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Wednesday, March 02, 2005

Nanotechnology and the Future of the Energy Industry

Yesterday, two separate news items highlighted the growing importance of nanotechnology to the energy industry. The first was a short news item announcing that Nanosys and signed an agreement with Sharp to use its proprietary nanostructure technology in fuel cell technology for portable consumer electronic devices like laptops and cell phones. The second item was an article discussing Nanosolar’s use of nanotechnology to produce light, flexible, durable and highly efficient solar cells.

It is not my contention to state that Nanosys’ agreement with Sharp guarantees that Sharp’s fuel cell technology will win in the marketplace. In fact, NEC is scheduled to soon release its own nanotechnology-enabled fuel cell technology. Rather, it is to point out to the manufacturers of laptop and cell phone batteries that the development should be heeded by their industry because if either Sharp, NEC or some other as-yet-unidentified competitor can design, manufacture and distribute a fuel cell that will allow electronic devices to operate for a longer period of time and be more easily recharged (actually refueled), the battery industry could be seriously imperiled.

Similarly, while Nanosolar’s announcement that it “might” be able to produce electricity in the range of five cents per kilowatt needs to be viewed with some caution (today’s best solar cells can generate a kilowatt for between 20 and 30 cents), what should not be dismissed by the energy industry—particularly the electrical utility industry—is the relevance of nanotechnology-enabled solar cells.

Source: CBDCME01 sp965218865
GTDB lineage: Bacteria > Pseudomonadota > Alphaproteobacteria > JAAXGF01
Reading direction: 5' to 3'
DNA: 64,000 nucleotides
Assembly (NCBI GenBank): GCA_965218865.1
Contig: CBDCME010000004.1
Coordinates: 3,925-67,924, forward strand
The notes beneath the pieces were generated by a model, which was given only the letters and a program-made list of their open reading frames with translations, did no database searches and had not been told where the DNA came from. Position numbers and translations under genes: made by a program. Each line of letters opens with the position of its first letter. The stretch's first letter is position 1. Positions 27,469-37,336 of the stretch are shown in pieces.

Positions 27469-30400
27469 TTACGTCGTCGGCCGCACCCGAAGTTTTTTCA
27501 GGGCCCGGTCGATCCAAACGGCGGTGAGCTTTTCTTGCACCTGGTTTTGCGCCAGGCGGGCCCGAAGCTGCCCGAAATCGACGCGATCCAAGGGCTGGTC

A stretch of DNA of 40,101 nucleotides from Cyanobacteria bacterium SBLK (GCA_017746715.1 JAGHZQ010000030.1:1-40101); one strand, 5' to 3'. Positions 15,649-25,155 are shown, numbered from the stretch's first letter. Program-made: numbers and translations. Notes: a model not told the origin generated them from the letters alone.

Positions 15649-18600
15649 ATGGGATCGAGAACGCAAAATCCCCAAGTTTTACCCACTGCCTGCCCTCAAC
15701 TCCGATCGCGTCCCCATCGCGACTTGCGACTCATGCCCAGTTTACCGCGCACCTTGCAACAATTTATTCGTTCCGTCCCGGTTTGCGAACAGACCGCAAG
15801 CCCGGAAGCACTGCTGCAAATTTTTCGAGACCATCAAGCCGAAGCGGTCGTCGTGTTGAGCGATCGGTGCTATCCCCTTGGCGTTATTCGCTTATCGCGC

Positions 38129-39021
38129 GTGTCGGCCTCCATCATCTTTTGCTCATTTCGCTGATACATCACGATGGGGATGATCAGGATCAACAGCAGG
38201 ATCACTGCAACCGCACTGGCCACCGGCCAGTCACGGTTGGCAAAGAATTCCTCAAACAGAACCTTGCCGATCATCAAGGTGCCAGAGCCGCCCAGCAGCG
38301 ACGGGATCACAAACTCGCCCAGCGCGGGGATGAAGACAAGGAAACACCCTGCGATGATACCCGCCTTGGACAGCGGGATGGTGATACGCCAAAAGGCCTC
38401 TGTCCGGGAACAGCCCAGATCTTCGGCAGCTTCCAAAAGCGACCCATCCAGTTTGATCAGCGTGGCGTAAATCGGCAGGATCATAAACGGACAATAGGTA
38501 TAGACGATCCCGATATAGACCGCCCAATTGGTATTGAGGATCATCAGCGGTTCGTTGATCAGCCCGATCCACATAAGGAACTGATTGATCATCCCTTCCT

Solar energy currently makes up for about only one percent of the world’s energy needs. The market for solar power is, however, growing at 40 percent a year and Nanosolar’s claim that it’ll be able to “paint” self-assembling nanomaterials directly onto cars, buses and even rooftops (a development which would allow individuals and businesses to essentially generate their own power free of the existing electrical grid), could throw this figure into hyper drive.

If Nanosolar can’t produce on its promise to deliver solar cell at a competitive price (coal can produce a kilowatt for between 7-10 cents), my guess is that either Nanosys or Konarka—two other companies working on flexible solar cell technology—will.

For those who are doubtful, Nanosys has an agreement with Matsushita to begin producing its flexible solar cells in 2007, while Konarka has received funding from both ChevronTexaco and France’s largest electricity producer—Electricite de France—to develop its own nano-enabled solar cells. Both companies have also received sizeable grants (in excess of $10 million) from the U.S. government to develop their respective technologies.

It is possible—indeed even likely—that the precise timing of when these cheap, flexible solar cells will reach the market may off by a few years; I do believe the electrical utility industry will be adversely affected by nano-enabled flexible solar cells unless they begin, today, in assessing how they might be able to be incorporate the technology into their existing mix of energy-producing sources.